Factual details not discussed in Ressa's cyberlibel conviction discourse

Sunday June 21, 2020 ()

Something seems off about the warning by Rappler's Maria Ressa about her recent cyberlibel conviction, that it may have a chilling effect on press freedom and democracy in the Philippines.

Maria Ressa and Amal Clooney

Certainly, any abuse of power, especially actions designed to curtail free speech, should be worrisome. But what is not often heard in the discourse about Ms. Ressa is that the complainant was not someone in government, not a public figure nor person in authority. And yet, Ms. Ressa keeps mentioning that her adversary is President Rodrigo Duterte, who is not a party to the case.

If the public dismisses Ms. Ressa's calls for sympathy, it may be because of the backdrop to her case, which was the impeachment of the late Supreme Court Chief Justice Renato Corona. His removal from office was a politically divisive issue, and many still believe that it was unjust. Many suspect that former President Benigno Aquino III was behind the Corona impeachment, and that it had something to do with the controversial Hacienda Luisita, which the Aquino family owns.

Incidentally, the cyberlibel law that was cited to convict Ms. Ressa was passed during Mr. Aquino's term. That detail, too, has been glossed over by some media, particularly the foreign press, which bought into Ms. Ressa's attacks on the Duterte administration.

To be clear, this article is not a defense of the Duterte government.

Where we might find common ground with Ms. Ressa is in the absolute opposition to the cyberlibel law, Republic Act (RA) 10175 of 2012. In general, cyberlibel seems superfluous as there is already an existing law against libel in the Philippine Criminal Code.

Established principle

Yes, free speech or freedom of the press is not absolute. That much is established in Philippine law, which protects and offers remedies against malice and defamation. The old libel law is tough and far-reaching since it covers everyone in the media organization, including the janitor and others who have no direct hand in a story that may be questioned in court.

The proponents of cyberlibel took issue against the global reach of the internet, which serves as a new platform of traditional media as well as individuals using blogs and social media. But most of those who supported cyberlibel were legislators and other authority figures. Media performs an adversarial function against them as part of its societal duty to check those in power and protect public interests. Notice the conflict of interest?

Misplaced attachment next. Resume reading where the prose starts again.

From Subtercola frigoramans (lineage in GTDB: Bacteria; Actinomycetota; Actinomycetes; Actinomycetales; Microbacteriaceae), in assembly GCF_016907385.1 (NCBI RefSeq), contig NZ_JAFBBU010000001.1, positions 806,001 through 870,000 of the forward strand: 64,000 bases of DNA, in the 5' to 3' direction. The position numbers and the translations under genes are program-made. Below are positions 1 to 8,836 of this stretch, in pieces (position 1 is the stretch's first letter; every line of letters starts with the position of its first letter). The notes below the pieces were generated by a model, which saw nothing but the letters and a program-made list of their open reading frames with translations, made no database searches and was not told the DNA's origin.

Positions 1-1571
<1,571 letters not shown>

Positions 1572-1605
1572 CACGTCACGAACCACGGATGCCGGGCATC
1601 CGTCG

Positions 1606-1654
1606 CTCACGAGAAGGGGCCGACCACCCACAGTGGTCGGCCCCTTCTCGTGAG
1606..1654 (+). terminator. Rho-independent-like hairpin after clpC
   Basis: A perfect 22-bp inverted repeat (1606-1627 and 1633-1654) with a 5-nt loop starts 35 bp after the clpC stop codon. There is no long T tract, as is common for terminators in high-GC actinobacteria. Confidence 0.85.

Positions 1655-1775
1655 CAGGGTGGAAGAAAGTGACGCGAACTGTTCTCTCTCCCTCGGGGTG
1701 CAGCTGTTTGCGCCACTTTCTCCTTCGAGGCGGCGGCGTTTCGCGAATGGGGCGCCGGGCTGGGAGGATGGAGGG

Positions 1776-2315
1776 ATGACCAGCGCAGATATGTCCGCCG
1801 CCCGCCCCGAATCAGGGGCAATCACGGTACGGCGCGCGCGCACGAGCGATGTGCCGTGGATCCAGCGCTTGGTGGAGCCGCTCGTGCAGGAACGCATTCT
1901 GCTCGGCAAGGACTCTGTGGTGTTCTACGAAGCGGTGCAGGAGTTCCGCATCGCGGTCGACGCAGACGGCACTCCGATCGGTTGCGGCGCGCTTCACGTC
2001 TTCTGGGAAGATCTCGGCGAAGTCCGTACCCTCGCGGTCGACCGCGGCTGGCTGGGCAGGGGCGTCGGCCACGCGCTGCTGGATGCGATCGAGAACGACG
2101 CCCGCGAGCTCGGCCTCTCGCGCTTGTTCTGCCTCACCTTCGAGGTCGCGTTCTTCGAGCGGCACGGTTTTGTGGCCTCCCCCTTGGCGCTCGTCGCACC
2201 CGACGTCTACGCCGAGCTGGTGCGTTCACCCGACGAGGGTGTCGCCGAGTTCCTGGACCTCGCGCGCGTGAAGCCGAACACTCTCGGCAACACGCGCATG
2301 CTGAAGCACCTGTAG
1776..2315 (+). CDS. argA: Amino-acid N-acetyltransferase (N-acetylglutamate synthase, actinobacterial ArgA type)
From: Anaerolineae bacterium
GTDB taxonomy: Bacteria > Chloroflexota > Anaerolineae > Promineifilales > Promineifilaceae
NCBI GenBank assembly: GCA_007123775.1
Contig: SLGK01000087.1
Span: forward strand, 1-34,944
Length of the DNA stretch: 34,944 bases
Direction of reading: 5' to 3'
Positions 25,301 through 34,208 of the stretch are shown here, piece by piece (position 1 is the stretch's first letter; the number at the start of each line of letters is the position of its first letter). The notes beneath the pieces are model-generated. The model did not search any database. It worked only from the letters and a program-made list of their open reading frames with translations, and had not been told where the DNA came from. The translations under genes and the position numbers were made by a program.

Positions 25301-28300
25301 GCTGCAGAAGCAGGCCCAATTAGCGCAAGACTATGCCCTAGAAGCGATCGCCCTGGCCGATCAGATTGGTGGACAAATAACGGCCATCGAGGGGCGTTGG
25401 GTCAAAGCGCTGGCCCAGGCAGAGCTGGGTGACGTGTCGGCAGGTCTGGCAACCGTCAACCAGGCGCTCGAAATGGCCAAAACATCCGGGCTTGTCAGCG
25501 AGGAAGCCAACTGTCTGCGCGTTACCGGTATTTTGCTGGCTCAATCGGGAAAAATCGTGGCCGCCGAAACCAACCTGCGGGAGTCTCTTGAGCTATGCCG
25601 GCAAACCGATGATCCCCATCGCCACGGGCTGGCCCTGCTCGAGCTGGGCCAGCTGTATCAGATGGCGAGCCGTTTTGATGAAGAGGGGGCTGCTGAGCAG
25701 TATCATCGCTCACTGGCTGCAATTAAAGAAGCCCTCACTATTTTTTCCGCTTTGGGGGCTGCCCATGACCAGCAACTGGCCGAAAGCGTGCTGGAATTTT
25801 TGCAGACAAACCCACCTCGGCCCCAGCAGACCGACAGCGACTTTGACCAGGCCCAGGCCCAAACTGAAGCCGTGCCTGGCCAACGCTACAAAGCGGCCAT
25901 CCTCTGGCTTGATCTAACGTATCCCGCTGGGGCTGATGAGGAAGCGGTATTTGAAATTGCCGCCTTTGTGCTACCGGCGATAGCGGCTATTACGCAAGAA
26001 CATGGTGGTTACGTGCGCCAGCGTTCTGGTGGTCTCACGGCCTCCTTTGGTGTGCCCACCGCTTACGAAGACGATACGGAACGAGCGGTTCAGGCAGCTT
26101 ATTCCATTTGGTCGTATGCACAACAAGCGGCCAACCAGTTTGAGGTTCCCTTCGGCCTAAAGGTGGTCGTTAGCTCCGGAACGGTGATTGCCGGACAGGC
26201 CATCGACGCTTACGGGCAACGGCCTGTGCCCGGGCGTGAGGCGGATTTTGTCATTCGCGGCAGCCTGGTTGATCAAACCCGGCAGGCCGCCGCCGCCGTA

In our view, Ms. Ressa's Rappler would have been subject to the libel law in the Criminal Code even if her news service operates entirely online. Rappler has all the trappings of traditional media, and its operations are nearly identical to any newspaper or news program on radio and television. In fact, Rappler would likely qualify as a newspaper as defined by the World Association of Newspapers, which recognizes online publications in the United States and elsewhere.

Because of Ms. Ressa's conviction, there is now interest to limit cyberlibel's statute of limitations. But if those in Congress are truly sincere about protecting press freedom, they should look beyond Rappler and propose to scuttle cyberlibel altogether.

Of course, repealing RA 10175 could not be retroactive. But the position argued here is not about any particular media outfit or present case. This is about making the law just and fair, particularly to those outside the halls of power.

And in the spirit of fairness and professional journalism, Ms. Ressa should come clean about the facts of her case before waving the banner of press freedom and democracy.

She should at least acknowledge that Rappler's factually incorrect reporting played into the hands of those who unseated a chief justice of the Philippines.


  • Even with Maria Ressa off base, cyberlibel ought to be repealed, The Manila Times Editorial (TMT), June 21, 2020, TMT


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